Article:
34 terms

American Government & Politics Today chapter 2

Vocabulary and important terms or cases from the American Government & Politics Today

Terms in this set (...)

group who wished to break with the Church of England, coming over to the New World, landing at Plymouth
Mayflower Compact
political statement in which the signers agreed to create and submit to the authority of government, proved determination of English immigrants to live under the rule of law, based on consent of the people
Second Continental Congress
met to establish an army, create a Declaration of Independence and Articles of Confederation
A political system in which states or regional government retain ultimate authority except for those powers they expressly delegate to a central government.
a group of people occupying a specific area and organized under one government; may be either a nation or a subunit of a nation
Articles of Confederation
a weak central government that included a unicameral assembly of single vote states' ambassadors (Congress) and a presiding officer. It settled claims to western lands but were unable to demand revenues from the states or protect the people from armed rebellion.
Shay's Rebellion
rebellion when armed farmers seized county courthouses and showed that the government was unable to protect the citizenry from armed rebellion or provide adequately for the public welfare
Bicameral Legislature
a legislature made up of two parts, called chambers. Examples include the US Congress, composed of the House of Representatives and the Senate
Supremacy Doctrine
a doctrine that asserts the priority of national law over state laws. This principle is rooted in Article VI of the Constitution, which provides that the Constitution, the laws passed by the national government under its constitutional powers, and all treaties constitute the supreme law of the land
Great Compromise
the compromise between the New Jersey and Virginia plans that created one chamber of the Congress based on population and one chamber representing each state equally
Three-Fifths compromise
settled the issue of how to deal with slaves in the representational scheme;
Separation of powers
the principle of dividing governmental powers among different branches of government
Madisonian model
a structure of government in which the powers of the government are separated into three branches: executive, legislative, and judicial
Checks and balances
a major principle of the American system of government whereby each branch of the government can check the actions of the others
Electoral college
a group of persons called electors selected by the voters in each state and the District of Columbia; this group officially elects the president and vice president of the US. The number of electors in each state is equal to the number of each state's representatives in both chamber of Congress. The Twenty-third Amendment to the Constitution grants DC as many electors as the state with the smallest population
the name given to one who was in favor of the adoption of the US Constitution and the creation of a federal union with a strong central government
an individual who opposed the ratification of the new Constitution in 1787. They were opposed to a strong central government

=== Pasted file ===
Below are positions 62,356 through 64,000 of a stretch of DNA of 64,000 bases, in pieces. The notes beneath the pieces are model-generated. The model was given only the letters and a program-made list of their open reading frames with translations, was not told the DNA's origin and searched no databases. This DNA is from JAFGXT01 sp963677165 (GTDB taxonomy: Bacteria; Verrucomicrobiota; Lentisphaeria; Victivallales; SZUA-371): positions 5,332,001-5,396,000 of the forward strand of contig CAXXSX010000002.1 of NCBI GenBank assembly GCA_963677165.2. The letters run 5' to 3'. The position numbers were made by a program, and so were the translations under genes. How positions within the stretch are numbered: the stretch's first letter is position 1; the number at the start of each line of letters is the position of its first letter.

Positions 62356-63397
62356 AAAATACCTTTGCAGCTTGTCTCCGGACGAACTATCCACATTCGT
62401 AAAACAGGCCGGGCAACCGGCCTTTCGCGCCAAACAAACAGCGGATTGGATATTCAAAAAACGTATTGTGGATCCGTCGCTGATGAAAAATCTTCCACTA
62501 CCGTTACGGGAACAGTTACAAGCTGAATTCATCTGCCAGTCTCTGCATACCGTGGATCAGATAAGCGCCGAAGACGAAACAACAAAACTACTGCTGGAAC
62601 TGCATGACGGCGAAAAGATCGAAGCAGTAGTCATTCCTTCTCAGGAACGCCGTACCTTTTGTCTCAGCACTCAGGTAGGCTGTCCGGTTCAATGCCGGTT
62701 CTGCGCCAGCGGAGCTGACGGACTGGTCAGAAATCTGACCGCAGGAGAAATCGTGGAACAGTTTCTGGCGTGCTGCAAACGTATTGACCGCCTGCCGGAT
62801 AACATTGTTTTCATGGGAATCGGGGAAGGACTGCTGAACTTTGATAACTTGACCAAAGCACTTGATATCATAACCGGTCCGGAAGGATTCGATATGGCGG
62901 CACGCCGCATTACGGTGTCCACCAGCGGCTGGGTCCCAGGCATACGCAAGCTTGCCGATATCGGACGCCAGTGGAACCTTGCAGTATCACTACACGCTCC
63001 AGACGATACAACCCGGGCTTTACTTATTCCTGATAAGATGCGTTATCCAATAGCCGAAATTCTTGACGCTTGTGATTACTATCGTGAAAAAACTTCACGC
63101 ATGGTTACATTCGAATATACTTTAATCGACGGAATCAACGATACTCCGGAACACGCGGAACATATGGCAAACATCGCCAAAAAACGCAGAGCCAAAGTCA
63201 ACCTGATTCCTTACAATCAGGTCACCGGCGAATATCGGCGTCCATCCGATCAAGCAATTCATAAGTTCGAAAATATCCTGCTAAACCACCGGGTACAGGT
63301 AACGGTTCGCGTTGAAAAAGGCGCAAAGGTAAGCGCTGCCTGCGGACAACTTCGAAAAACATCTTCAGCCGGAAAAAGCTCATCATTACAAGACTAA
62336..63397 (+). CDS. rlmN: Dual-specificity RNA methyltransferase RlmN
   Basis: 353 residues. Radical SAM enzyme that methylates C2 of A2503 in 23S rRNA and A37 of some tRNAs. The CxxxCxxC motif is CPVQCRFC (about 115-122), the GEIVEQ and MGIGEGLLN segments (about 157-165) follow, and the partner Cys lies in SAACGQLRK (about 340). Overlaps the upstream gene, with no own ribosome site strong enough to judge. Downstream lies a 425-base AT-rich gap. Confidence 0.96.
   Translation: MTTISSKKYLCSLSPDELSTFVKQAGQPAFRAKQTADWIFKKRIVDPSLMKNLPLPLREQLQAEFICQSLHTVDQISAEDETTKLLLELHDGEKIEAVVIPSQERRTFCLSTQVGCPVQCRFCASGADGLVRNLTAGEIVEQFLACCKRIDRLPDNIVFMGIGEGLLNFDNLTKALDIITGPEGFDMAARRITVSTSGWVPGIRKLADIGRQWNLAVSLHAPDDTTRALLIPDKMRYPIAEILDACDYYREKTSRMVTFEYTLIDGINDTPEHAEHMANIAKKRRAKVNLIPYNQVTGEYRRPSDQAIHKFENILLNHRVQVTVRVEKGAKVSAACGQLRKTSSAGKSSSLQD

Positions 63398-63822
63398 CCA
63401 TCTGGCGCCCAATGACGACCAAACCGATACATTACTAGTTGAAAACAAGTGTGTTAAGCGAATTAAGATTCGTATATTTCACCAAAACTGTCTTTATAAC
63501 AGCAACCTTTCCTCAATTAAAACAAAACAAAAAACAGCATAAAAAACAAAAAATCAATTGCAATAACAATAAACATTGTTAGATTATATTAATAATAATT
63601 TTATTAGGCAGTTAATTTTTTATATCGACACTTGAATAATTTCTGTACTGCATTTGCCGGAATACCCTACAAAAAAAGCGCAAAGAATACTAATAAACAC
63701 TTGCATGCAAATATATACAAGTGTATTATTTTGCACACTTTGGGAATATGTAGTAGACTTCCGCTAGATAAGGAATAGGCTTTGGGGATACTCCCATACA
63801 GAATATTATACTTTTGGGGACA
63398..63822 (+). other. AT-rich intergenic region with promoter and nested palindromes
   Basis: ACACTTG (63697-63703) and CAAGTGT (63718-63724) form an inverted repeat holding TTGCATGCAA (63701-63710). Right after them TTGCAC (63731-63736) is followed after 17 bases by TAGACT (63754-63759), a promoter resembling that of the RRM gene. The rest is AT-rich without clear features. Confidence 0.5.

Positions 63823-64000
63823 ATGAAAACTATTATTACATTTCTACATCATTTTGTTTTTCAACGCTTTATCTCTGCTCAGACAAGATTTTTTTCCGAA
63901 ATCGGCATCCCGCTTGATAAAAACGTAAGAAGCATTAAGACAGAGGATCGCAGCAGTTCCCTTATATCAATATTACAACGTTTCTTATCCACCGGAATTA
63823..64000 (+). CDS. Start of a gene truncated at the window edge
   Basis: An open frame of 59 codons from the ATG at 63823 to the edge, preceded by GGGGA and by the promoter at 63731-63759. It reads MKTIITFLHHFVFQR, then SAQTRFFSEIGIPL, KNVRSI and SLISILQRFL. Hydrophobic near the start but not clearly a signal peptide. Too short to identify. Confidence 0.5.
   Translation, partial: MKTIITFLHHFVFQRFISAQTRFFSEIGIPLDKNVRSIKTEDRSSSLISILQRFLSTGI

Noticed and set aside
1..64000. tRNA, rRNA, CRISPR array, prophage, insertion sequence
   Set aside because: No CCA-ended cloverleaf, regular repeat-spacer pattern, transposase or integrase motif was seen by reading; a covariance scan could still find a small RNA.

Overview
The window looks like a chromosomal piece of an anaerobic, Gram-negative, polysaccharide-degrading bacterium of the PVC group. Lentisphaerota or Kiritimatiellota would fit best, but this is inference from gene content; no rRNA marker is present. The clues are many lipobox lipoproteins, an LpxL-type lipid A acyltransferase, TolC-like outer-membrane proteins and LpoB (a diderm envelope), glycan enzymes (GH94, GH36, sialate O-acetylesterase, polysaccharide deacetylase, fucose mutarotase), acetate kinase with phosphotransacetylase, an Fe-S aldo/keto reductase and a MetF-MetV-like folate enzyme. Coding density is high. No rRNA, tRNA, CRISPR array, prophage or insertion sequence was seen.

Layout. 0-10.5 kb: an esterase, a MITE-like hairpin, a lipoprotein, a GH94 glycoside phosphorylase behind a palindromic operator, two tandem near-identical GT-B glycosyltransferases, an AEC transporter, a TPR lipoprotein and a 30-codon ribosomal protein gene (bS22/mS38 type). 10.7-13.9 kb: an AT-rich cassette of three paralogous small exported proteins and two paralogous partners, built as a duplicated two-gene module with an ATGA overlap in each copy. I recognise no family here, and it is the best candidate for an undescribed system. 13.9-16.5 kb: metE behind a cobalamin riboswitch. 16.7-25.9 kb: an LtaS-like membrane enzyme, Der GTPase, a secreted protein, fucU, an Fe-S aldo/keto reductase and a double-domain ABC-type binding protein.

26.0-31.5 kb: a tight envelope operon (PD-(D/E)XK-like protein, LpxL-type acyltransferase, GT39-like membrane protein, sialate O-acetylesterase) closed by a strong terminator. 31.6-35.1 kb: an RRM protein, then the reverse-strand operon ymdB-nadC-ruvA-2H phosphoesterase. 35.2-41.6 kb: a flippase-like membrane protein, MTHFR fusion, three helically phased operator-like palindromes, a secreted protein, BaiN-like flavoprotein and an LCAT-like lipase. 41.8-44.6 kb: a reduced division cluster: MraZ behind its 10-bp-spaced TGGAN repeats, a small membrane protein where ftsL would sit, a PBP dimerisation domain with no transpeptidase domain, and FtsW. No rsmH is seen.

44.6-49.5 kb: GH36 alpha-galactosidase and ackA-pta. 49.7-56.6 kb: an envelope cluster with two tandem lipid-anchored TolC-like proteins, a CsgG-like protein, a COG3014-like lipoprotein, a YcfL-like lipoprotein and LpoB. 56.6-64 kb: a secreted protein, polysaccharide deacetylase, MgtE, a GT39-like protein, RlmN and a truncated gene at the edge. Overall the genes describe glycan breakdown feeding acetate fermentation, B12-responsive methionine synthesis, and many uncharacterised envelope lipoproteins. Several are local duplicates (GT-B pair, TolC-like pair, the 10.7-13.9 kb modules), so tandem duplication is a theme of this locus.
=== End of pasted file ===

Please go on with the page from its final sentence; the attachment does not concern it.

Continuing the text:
The Federalist Papers
a series of 85 essays written by Jay, Madison, and Hamilton in defense of the Constitution and of a republican form of government
National Convention Provision
a provision in the Constitution that a national convention requested by the legislatures of 2/3rds of states can propose a constitutional amendment
Executive agreement
an international agreement between chiefs of state that does not require legislative approval
Judicial review
the power of the Supreme Court and other courts to declare unconstitutional federal or state laws and other acts of government
Marbury v. Madison
allocated the power of judicial review to the Supreme Court
natural rights
Rights inherent in human beings, not dependent on governments, which include life, liberty, and property. Central to English philosopher John Locke's theories about government and was widely accepted among America's Founders.
formal approval
representative assembly
A legislature composed of individuals who represent the population.
social contract
a voluntary agreement among individuals to secure their rights and welfare by creating a government and abiding by its rules.
unicameral legislature
A legislature with only one legislative chamber, as opposed to a bicameral (two-chamber) legislature, such as the U.S. Congress. Today, Nebraska is the only state in the Union with a unicameral legislature.
First Representative Assembly. Important because set the precedent in government that would be observed in later colonial adventures.
Mayflower Compact
First Social Contract. Important because: 1) it depended on the consent of the affected individuals, 2) it served as a prototype for similar compacts in American History.
1st Step to alter the Constitution
- 2/3 of both houses of Congress propose an amendment or
-2/3 of state legislatures ask Congress to call a convention (never used)
2nd Step to alter the Constitution
- 3/4 of state legislature approval or
- special convention called in the states with a positive vote by 3/4 of the states.
Informal Methods to alter Constitution
- Presidential Actions
- Judicial Review
- Congressional Legislation
Universal Truths
All men are created equal. All men have the right to life, liberty, and the pursuit of happiness. Based on Locke's natural rights theory.
Declaration of Independence
the document recording the proclamation of the Second Continental Congress (4 July 1776) asserting the independence of the colonies from Great Britain